What You Should Know About RV Covers and Resale Value

Do you own a motorhome or camping trailer? If so, how would you determine the price if you decided to put it up for sale? A lot of people use something like the Kelly Blue Book or NADA Guide, but is that the best way to go? Maybe not. To understand why, we will talk about RV covers and how they affect resale value.

Official guides can give you a baseline to start with. But the people who write those guides have never seen your RV. They haven’t seen the RVs of any owners who might use their guides to determine price. So how do they come up with their numbers? The estimate value based on best case scenarios.

The problem is that there are a lot of different things that can affect resale value. In the end, the true value of a used RV is what someone else is willing to pay for it. If the market will only support a price of $20,000 for unit, you are wasting your time listing it for $35,000. What the market is willing to pay is the actual value.

Value and Overall Condition

With that understood, let us get to RV covers and how they affect resale value. After mileage, the second most important thing buyers tend to look at is the overall condition of an RV. And when you are talking overall condition, understand that the first thing any buyer is going to see is the exterior. It is no different than buying and selling houses.

If the exterior of your RV is in pretty poor condition, it will create a perception in the buyer’s mind that suggests the rest of the RV is in poor condition – even if it’s not. The interior could be pristine; the mechanics could be sound; the engine could be meticulously maintained. But if a buyer sees a faded finish and dried out seals around the windows, the value of your unit could fall by thousands in his mind.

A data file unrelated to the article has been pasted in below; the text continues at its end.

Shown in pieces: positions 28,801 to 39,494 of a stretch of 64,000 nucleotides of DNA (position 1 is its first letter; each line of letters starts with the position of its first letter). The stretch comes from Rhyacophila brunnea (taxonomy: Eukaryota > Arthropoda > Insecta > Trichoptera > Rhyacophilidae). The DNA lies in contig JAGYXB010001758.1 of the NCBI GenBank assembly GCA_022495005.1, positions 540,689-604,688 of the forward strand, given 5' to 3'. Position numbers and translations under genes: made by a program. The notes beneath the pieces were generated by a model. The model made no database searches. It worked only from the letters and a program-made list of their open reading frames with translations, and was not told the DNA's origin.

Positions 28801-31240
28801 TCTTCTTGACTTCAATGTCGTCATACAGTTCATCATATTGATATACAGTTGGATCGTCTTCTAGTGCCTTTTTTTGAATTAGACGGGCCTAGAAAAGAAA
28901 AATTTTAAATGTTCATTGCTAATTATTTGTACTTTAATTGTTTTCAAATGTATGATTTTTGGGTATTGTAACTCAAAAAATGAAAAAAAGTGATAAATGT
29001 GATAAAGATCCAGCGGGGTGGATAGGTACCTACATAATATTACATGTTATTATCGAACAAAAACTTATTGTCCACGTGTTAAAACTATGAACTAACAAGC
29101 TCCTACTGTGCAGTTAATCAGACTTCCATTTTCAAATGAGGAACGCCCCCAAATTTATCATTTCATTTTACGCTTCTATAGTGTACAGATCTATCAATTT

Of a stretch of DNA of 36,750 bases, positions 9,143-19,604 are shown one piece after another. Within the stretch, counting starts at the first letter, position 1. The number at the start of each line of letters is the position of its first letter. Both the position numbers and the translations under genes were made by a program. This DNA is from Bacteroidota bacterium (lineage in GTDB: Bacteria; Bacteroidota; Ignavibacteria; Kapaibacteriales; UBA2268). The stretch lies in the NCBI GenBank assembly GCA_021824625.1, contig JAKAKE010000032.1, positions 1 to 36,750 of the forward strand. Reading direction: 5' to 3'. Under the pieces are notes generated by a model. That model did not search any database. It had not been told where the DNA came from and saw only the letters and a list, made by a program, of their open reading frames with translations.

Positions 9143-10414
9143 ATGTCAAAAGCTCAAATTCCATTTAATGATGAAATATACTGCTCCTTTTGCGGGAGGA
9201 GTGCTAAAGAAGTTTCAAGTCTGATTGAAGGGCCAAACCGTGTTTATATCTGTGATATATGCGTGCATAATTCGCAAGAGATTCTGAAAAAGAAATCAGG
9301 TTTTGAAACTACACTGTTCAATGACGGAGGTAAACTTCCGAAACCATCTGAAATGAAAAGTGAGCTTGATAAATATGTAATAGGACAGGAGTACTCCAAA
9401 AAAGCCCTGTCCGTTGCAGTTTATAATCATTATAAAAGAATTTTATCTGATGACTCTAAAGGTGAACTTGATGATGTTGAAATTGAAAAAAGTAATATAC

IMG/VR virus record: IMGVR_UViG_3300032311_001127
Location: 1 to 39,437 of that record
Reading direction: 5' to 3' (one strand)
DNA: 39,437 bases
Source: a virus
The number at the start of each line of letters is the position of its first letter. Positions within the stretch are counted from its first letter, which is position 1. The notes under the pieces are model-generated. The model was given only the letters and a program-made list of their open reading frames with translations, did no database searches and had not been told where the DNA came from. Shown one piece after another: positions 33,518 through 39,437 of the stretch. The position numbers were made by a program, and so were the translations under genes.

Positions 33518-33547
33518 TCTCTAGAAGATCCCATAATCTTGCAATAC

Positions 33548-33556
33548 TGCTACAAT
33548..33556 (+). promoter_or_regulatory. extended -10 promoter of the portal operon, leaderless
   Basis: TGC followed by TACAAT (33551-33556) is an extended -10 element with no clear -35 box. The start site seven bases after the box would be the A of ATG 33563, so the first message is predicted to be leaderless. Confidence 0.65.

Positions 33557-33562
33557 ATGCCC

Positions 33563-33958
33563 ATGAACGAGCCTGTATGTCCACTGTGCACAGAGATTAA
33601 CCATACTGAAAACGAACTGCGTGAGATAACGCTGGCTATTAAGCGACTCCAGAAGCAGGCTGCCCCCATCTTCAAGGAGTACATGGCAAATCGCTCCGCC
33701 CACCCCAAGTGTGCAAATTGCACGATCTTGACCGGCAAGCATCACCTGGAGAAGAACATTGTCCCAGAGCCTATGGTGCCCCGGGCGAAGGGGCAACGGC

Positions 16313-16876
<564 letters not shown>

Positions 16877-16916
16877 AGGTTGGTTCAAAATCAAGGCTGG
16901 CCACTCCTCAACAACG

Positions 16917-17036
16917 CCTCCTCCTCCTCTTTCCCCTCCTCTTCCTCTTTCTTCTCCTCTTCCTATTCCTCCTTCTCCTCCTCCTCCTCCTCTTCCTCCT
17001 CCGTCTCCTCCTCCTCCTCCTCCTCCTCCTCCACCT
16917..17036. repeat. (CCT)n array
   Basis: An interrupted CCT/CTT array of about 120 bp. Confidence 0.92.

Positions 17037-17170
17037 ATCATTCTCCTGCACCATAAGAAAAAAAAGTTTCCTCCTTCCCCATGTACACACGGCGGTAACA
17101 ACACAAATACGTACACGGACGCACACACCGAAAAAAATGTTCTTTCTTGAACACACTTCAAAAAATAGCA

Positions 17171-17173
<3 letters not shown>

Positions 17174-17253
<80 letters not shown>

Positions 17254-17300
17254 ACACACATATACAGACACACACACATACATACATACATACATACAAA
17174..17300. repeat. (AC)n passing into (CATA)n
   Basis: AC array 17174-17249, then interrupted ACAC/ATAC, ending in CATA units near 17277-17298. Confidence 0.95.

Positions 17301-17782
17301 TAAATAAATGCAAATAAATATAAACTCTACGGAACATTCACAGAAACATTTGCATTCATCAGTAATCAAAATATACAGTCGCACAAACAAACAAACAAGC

What the Buyer Cannot See

The other thing to consider is that there are things a buyer cannot see without a detailed inspection, things that could be influenced by how you store the unit when it isn’t being used. For example, consider the air-conditioning unit on the roof.

Assuming your RV is stored with a cover, you are keeping the sun and other elements at bay while your unit is in storage. If it’s left uncovered, the air-conditioner spends every off-season exposed to sun, wind, precipitation, and perhaps even the winter freeze-thaw cycle. The inside of the air-conditioner could be prematurely worn due to this exposure.

The fact remains that RV covers protect the units underneath from the elements. They also protect against dirt, airborne debris, animals, and other not so kind forces. Covering your RV protects it against things that could harm it both aesthetically and mechanically.

Maintain Your RV’s Resale Value

When it all comes down to it, the reality is that RV covers help to maintain the value of motorhomes and camping trailers. It’s a lot like storing a classic car in the garage and keeping it covered when not in use. The more you can do to keep the car from exposure to things that can harm it, the more valuable that car will be on the open market. The same is true for your motorhome or trailer.

It is worth the investment in a good RV cover if you intend to sell your RV someday. It will more than pay for itself when it comes time to negotiate price.

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